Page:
Way back in 2000, the Burkinabé constitution was amended to limit presidents to two five year terms in office; previously they could be elected to unlimited seven year terms. This should have marked the end of President Blaise Compaoré’s time in office, since he had seized power in a coup all the way back in 1987, but it was decided that Compaoré would be grandfathered in to the new system. Somehow Compaoré managed to secure the right not only to serve out his full seven year term (he’d been re-elected in 1998 so his term didn’t end until 2005) but to run for an additional two five year terms after that. So he won re-election in 2005 and again in 2010, and perhaps you won’t be totally shocked to learn that there was some alleged funny business involved both times.
Skip to this past June. Compaoré’s time in office, even under the ridiculously generous terms of the 2000 constitutional amendment, was coming to an end by any measure. So his ruling party, the Congress for Democracy and Progress, “called upon” the President to organize a nationwide referendum over whether the constitution should be amended again to get rid of that pesky two term limit. Compaoré, with total reluctance I’m sure, decided that a referendum was a great idea, because obviously the voices of the people should be heard or whatever and plus he’s gotten pretty good at rigging elections by now (read this for an account of some of Compaoré’s less savory acts while in power). Parliament scheduled a debate over the proposed referendum for October 30.
Well, as it turns out, the voice of the people kind of came to parliament on October 30, and it said “get this guy the hell out of office already.” Protesters flooded the streets of the capital Ouagadougou, pulled down at least one statue of Compaoré, and demanded his resignation. They were undeterred when security forces began firing into the crowds and unimpressed when the government hastily declared that the whole referendum thing was going to be dropped, ha ha, we were just having a laugh you guys, ah, April Fools? Compaoré hilariously tried to pretend that the unrest was about parliament, so he declared that it would be dissolved and a transitional government formed, with him obviously at the head. To his credit, that master plan lasted almost a whole day before Compaoré had to resign and (probably, it’s not clear yet) flee the country.
Success, right? Yeah, about that. See, Compaoré left, but his army was still there and still in pretty good shape. The chief of the Burkinabé armed forces, General Honoré Nabéré Traoré, who had already been tapped to manage the transitional government under Compaoré’s authority, now simply assumed the mantel of head of state. This was not exactly what the protesters had in mind, one assumes, and opposition leaders began to decry the fact that the autocracy they were protesting had basically been replaced in a military coup. I guess even people in the army kind of hate Traoré’s guts (probably because he was seen as a close Compaoré loyalist), because he was quickly supplanted as interim leader of the country by Lieutenant Colonel Yacouba Isaac Zida, who had been deputy commander of the presidential guard. Check out Siddhartha Miller’s piece at Africa Is a Country for the surreal way the Traoré-Zida transition was dealt with in real time on the radio.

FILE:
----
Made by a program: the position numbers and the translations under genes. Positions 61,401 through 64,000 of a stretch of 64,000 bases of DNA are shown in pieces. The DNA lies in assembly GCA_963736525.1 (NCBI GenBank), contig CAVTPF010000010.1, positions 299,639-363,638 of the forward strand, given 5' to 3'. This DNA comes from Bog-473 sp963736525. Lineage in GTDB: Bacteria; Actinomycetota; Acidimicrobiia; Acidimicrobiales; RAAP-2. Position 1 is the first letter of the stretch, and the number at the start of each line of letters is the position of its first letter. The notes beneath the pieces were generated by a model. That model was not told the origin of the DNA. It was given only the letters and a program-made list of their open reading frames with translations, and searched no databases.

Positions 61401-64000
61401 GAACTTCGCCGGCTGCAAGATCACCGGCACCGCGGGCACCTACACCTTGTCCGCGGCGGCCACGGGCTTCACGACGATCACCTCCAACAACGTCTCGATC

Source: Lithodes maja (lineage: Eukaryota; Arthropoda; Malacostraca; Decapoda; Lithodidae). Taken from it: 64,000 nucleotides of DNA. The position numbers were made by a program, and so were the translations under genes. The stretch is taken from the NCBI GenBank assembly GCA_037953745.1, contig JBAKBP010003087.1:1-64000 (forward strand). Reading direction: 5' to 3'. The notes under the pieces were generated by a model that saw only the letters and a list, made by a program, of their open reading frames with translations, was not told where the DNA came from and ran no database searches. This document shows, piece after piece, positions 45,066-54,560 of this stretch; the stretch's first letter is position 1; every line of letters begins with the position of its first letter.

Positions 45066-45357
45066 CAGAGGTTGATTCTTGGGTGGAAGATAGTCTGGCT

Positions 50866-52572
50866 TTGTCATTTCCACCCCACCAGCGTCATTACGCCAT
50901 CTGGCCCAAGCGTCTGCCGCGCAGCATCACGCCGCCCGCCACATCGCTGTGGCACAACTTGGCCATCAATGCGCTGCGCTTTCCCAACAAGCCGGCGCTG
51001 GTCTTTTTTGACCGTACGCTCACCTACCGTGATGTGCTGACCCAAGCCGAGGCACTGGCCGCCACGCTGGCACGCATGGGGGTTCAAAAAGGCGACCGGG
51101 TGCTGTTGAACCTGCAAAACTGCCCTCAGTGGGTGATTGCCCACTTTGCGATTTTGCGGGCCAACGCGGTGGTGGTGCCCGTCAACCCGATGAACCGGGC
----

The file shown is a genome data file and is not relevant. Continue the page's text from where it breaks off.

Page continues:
Just an aside, but have you noticed how military coups tend to eventually install colonels (think Gaddafi, Nasser, Peron, etc.) rather than generals as the new heads of their states? Elizabeth Dickinson took a crack at this curiosity for Foreign Policy a few years ago, and she offered a couple of reasons for it. First, colonels have just the right combination of distance from the regime and authority within the army to come out on top of a coup. Generals are usually close to the national leadership, either recruited from the leadership’s close allies or carefully cultivated by the leadership in order to turn them into allies rather than potential threats. Lower ranked soldiers lack the money, education, and authority to lead a coup. Like Baby Bear’s porridge, colonels are just right for pulling something like this off. The other factor is motivation; see, it turns out that in a lot of kleptocracies, the thieving goes all the way down the chain of command. Sergeants skim money from privates’ pay (such as it is), lieutenants skim from sergeants, and on up until you get to generals skimming from colonels. For the colonels, Dickinson’s theory goes, this skimming bites a lot harder at the ego than it does at lower ranks, so it’s the colonels who really build up a lot of resentment at the elites above them.